… [a] near-perfect version of an established theme and subject, which is … =Right Angles to Fairyland=. It’s in the C. S. Lewis/Susan Cooper/Lloyd Alexander/Joy Chant territory: not new, but surprisingly hard to do well, and she does it very well indeed. The surface of the words almost exactly matches the surface of the story. She conjures the kind of full-sunlight close-up real-world magic that can only be made out of precise, concretely imagined language. I truly laughed out loud, twice, on page nine; and that shimmery transformation on page eighteen raised goosebumps on me.
I won the RMFW contest for SF/F. Above are the comments from Teresa Neilsen Hayden, who judged the entry and with whom I had a meeting in NYC on Tuesday to discuss the book… and everything else under the sun. :)
14th floor of the Flatiron Building: to the right, nothing in particular. To the left, Mecca. SF books coming out the wazoo. I’m not sure it actually says ‘Tor Books’ or anything of that ilk on the doors, but there’s no mistaking that This Is Tor. So in I went, and said I was Catie Murphy there to see Teresa, and a minute later she came out, slowed, and loooooooked at me and lifted a finger like, “Heeeey, you look familiar!” And I told her we’d met, in fact, at Writer’s Weekend, and she said, “Ah!” and began loading me up with books. *laugh*
I got to see the slush pile, except there was practically no slush! Patrick’s assistant, who is apparently Very Mighty Indeed, had slain it, and it lay in a corner, whimpering and mewling. Then there was a tour of the whole office — now, the Flatiron Building is very silly-shaped and narrow, and there are bookshelves EVERYWHERE in the Tor offices, so getting through the place is very much like winding through a narrow maze. Unexpected walls and skinny halls and tiny offices–well, they’d probably be bigger if they weren’t so filled with shelves, but tiny because of them–and one has the sense that a minotaur, or at least a ravening editor, might leap out from one of those narrow halls at any moment, and wreak havoc upon the world. However, neither Anna Genoese, whom I wanted to say hi to, nor Jonathan Schmidt, whom Teresa wanted me to meet, were there, so we collected Ted from under the William Seward statue in the park across from the Flatiron Building, and off we went to lunch.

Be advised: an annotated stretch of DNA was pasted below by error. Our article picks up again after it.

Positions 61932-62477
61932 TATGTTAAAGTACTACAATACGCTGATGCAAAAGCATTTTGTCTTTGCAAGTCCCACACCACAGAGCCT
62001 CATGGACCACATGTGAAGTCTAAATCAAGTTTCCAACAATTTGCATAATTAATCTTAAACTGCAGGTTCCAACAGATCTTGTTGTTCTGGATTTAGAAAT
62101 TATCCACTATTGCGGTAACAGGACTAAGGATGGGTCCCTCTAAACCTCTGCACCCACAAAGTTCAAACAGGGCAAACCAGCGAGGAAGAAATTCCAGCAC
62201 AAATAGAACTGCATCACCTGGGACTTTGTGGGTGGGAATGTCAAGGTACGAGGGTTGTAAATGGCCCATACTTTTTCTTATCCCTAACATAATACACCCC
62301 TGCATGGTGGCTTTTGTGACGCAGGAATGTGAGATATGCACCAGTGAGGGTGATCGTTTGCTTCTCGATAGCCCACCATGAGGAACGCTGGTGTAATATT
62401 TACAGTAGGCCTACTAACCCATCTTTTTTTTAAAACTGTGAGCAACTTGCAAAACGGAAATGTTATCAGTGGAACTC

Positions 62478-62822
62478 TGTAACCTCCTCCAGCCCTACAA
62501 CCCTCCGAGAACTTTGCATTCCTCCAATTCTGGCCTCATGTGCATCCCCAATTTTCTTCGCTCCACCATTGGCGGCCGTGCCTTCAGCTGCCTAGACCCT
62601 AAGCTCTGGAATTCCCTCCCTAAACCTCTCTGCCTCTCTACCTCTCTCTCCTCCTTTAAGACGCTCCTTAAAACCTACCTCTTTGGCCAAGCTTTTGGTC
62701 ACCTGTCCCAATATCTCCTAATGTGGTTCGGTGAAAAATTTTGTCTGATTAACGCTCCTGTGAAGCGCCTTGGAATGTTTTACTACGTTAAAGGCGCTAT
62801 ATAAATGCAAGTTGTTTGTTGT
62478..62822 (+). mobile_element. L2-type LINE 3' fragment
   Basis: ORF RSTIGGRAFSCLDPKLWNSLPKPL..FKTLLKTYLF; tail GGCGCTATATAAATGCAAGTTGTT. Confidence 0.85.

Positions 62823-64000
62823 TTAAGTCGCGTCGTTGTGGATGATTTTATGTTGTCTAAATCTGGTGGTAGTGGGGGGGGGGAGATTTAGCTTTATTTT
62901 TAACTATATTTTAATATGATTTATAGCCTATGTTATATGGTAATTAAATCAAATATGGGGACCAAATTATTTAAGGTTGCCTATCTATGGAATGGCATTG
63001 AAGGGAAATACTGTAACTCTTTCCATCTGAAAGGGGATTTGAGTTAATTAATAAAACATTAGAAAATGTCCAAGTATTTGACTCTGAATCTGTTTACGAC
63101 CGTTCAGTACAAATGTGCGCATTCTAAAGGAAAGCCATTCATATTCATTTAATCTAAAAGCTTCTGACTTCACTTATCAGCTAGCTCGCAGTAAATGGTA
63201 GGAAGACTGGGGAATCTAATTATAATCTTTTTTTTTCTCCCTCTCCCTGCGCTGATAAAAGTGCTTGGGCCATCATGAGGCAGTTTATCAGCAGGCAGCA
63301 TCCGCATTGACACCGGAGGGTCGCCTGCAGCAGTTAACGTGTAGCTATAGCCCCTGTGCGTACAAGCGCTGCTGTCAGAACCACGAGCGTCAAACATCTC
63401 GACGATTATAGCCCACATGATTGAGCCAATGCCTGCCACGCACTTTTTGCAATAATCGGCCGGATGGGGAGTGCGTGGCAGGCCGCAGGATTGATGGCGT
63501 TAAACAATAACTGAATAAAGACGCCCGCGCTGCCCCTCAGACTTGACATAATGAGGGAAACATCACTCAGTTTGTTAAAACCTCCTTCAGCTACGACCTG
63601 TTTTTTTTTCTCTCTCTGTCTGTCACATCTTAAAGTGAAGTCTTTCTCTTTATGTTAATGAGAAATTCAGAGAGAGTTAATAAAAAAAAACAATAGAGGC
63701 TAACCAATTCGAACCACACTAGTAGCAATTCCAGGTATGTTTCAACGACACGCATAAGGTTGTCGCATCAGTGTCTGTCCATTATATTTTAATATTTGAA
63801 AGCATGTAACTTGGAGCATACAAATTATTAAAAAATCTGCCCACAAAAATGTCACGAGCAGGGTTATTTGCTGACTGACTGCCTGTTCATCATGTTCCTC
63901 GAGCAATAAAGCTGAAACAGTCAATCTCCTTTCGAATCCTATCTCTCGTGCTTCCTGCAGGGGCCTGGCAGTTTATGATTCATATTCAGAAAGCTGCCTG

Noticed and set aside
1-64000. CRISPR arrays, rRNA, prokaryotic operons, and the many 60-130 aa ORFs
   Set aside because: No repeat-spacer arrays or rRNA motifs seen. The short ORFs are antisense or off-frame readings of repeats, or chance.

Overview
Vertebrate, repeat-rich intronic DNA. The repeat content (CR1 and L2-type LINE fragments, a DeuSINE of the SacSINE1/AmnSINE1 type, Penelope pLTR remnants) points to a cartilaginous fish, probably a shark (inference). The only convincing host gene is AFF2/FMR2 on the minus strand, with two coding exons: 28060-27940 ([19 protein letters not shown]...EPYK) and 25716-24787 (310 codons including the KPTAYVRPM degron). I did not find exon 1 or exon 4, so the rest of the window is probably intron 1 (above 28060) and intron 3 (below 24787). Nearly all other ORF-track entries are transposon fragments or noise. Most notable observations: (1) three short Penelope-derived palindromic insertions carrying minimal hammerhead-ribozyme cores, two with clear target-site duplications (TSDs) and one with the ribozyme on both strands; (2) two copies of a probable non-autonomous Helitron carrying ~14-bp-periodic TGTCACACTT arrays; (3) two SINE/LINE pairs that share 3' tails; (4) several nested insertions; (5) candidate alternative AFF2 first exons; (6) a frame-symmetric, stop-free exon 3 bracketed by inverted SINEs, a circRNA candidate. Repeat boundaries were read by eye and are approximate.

Where we talked for a LONG TIME, about many, many things. TNH is a Font Of All Knowledge, just exactly like her weblog suggests, so it was just really insanely entertaining. A few weeks ago she had a wonderful entry called ‘The fabric of the city’ which is just all about NYC, which came up in conversation, and I said I hadn’t been able to let myself start clicking through the links, ’cause I’d have still been there reading. It’s really kind of cool to be able to get a reasonable picture of someone via their weblog, although the flip side of that is I suppose it’s really kind of weird that complete strangers have a reasonably good picture of you from your weblog. :)
Eventually, after topics ranging all over the place, she said, “I suppose I should ask you some questions about your book,” which she then proceeded to do. *laugh* Bearing in mind she’d only read the first 3 chapters and the synopsis for the book, her biggest concern at that particular moment was that–ok, here’s the teaser for the book, before I go on:
Five children discover a faery circle on Midsummer’s Day, and make their way into a Faeryland torn apart by centuries of strife–on one side is Faery, caught in Winter, and on the other side, Goblin, bound to endless Summer. The five make allies on opposite sides of the conflict, and individually go on quests that will help to bring the shattered land back together–or destroy it forever.
–so she was worried that the kids being separated would be arbitrary and not do anything to further the story. Random Happenstance, as the synopsis didn’t touch on that. Fortunately, that’s not what happens–they enter Faery/Goblin through two different locations, which splits them up, and then they get further split up by the quests they’re sent on — so that was all to the good.